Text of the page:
Travel Report: Trafalgar Square, London.
May 2019. Situated right in the heart of central London, Trafalgar Square is one of the city’s most buzzing public areas. This is where people come to attend protests and rallies, to enjoy street performers and to see world class art at The National Gallery. It’s also home to Nelson’s Column, the four Landseer Lions and flocks and flocks of pesky pigeons desperate for the scraps that excitable tourists keep throwing their way. As a Londoner, I felt like I should have known all about Trafalgar Square’s history. But when The Fairy asked me about it I found myself more than a bit lacking. So I did some research which basically boils down to the following:
1- Lord Admiral Nelson kicks Napoleon’s ass by sinking lots of French and Spanish ships at The Battle of Trafalgar in 1805.
2- King George IV wakes up one morning in the mid 1820s and decides he wants to redevelop a big old patch of Central London land into something a bit fancier.
3- After lengthy work from architects John Nash and Charles Barry, Trafalgar Square finally opens to the public in 1844. The square is named after the famous naval victory, while Lord Nelson is honoured personally with a statue atop a towering 169-foot column.
4- Lay-tun-tun and The Fairy arrive at Trafalgar Square in 2019 to great fanfare.
May 2019. Ok, so that last part isn’t exactly a key moment of Trafalgar Square history. More important are the famous bronze Landseer Lions that decorate the base of Nelson’s Column. These amazing statues were added in 1867 by the famous painter Edward Landseer, who simply turned his hand to sculpting when offered the commission. The beasts took him ten years to make and, amazingly, the bronze he used had been melted down from the original cannons aboard those French and Spanish ships bombed into oblivion by Lord Nelson!
Being back at Trafalgar Square and Nelson’s Column that day gave me a serious surge of nostalgia. Suddenly I was remembering the last time I’d been here back in the summer of 2003. I’d climbed up to one of the lions that day, as many visitors here do. I felt sure there was a photo of it somewhere and right enough I dug the very shot out of my archives later that evening.
Trafalgar Square is also home to The National Gallery, where visitors are invited to “explore the story of European art”. Inside you’ll be treated to originals from all the heavyweights, including Da Vinci, Rembrandt, Turner and Renoir. Even better, entrance is free, free, free, unless you’re seeking out one of the special exhibitions. Sadly an ambulance had parked itself in front of the building as I lined up my shot and, after a short while, a homeless girl who’d been sleeping on the square was taken away for some kind of treatment. The Fairy and I didn’t have time to look around The National Gallery that day, but needless to say I’ve added it to my list on places I wanna report on. For more info read here.
The Fairy was fascinated by Trafalgar Squares’s performers that day. Some of the displays like this one were deceptively simple. Just place a coin on your country’s flag and get an idea of where the day’s visiting tourists are from.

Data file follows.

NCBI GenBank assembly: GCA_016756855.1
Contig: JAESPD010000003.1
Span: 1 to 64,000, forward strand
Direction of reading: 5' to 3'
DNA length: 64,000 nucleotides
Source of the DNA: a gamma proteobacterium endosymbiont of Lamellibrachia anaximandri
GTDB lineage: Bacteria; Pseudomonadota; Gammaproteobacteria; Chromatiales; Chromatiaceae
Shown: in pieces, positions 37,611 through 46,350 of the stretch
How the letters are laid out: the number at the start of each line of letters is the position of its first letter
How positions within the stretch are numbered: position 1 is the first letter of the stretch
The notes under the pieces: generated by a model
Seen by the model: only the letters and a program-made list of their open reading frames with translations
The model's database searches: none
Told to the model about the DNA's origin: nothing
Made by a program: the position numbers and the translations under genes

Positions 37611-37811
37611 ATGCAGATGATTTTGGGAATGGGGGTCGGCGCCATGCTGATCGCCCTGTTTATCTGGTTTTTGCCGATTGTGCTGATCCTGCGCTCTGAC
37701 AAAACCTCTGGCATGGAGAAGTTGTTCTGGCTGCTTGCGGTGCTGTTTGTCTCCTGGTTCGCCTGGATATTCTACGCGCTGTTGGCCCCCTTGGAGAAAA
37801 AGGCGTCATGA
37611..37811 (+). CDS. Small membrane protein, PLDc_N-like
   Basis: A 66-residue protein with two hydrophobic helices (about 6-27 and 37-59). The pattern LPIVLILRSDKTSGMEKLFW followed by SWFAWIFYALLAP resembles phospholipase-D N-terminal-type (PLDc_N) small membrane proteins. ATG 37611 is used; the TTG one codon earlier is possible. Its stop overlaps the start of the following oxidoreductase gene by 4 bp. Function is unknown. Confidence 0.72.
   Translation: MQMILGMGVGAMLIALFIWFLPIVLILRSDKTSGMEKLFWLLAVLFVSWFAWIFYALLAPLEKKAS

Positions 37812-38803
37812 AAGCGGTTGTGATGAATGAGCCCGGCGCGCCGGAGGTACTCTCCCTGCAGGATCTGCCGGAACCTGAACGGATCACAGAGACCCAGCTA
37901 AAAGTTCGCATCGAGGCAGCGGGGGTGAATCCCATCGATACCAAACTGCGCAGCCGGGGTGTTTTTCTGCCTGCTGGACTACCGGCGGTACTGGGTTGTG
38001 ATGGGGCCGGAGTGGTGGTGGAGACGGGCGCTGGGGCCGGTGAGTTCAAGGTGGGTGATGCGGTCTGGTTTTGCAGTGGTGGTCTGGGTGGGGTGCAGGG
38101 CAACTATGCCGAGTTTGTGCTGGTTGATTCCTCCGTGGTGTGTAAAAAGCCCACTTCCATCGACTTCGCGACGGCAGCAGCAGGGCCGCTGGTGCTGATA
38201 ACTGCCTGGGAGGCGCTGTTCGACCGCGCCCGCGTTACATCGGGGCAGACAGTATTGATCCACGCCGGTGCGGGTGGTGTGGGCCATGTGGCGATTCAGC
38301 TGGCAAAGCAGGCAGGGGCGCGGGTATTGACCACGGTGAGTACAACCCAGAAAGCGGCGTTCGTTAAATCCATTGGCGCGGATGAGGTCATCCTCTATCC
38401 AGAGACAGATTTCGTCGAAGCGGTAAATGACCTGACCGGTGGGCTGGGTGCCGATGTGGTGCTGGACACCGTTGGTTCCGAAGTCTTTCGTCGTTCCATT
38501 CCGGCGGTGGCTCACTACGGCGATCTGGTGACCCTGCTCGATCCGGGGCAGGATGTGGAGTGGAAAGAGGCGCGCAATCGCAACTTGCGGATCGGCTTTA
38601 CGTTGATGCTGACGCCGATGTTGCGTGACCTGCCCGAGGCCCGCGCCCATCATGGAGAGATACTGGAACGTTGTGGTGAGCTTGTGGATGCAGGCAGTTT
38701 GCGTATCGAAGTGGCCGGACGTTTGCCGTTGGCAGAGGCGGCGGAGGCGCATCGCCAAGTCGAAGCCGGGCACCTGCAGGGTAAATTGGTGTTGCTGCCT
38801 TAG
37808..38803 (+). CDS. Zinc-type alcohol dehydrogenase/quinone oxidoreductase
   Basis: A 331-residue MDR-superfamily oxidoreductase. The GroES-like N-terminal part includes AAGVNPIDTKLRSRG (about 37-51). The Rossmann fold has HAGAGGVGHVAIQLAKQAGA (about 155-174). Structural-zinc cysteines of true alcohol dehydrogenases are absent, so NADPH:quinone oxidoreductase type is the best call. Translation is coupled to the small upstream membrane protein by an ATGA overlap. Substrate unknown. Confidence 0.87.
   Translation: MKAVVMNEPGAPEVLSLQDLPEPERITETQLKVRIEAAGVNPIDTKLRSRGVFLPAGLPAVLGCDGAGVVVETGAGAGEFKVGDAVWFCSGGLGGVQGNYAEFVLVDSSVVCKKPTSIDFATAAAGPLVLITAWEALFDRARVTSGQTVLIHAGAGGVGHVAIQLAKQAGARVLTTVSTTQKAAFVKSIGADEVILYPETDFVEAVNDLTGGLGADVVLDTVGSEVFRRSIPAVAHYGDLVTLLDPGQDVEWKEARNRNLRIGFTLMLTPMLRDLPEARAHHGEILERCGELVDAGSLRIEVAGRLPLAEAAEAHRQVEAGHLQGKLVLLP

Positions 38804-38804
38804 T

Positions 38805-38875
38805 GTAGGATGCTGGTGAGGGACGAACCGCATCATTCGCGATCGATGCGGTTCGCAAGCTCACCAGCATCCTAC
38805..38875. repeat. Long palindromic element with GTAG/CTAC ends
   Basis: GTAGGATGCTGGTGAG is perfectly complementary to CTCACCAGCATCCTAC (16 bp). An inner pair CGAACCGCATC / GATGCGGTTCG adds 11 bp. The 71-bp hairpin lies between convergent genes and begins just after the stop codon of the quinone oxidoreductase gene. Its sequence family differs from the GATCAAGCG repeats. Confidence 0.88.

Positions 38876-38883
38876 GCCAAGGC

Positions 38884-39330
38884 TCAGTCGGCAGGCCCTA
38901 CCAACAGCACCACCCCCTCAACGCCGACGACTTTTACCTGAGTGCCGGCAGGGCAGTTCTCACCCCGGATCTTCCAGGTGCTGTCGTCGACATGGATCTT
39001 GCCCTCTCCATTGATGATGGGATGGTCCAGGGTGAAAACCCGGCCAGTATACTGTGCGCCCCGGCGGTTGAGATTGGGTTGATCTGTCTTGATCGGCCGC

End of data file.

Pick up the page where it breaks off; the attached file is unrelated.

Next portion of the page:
Not everyone had come up with a clever way to entice people to part with their coins. I couldn’t work out what this guy’s Dali-esque melding of colours and shapes was supposed to be and the only accompanying text was a tatty old sign that read: Please lord, don’t let it rain, let me earn a bob or two. So I asked him what his piece was about and he just shrugged me off. “Ah, I dunno… it’s just an expression innit? I just see what comes out”.
Much more meaningful was this slightly creepy white rabbit, whose display of thought-provoking statements and hard-hitting questions is known as The Seedling Project. Are you working to live or are you living to work? Are you living your life or is your life living you? Is your government fighting terrorism, or is it creating terrorism? The kind of questions I’m guessing most people don’t want to be asked when they’re out sightseeing. Nevertheless, in lieu of any conversation with the mute bunny, a sign urged me to follow the white rabbit, who is literally trying to plant seeds of consciousness in all humankind. Check out his/her underappreciated Facebook page.
In the end The Fairy was swept off her feet by the promise of a 10-minute sketch portrait by this softly spoken street artist. It was something like £5 for a caricature £8 for a sketch and he did a far better job than I’d expected. In fact so impressed were the crowd of onlookers gathered that a queue of eager customers quickly formed for his services.
While The Fairy was getting the Trafalgar Square sketch treatment I took a wander and sat on its famous steps for a spot of people watching. I guess I was hoping to catch some sittin’ doin’ nothin’ but it was a hive of activity that afternoon with chatting teens, photo taking tourists and pairs of munching colleagues on their lunch breaks. It was The Fairy’s last day in London and tomorrow she’d be returning to China and I’d probably never see her again. I’ve been here before of course, people come and go, that is the way of it. Ah well, we’ll always have Trafalgar.
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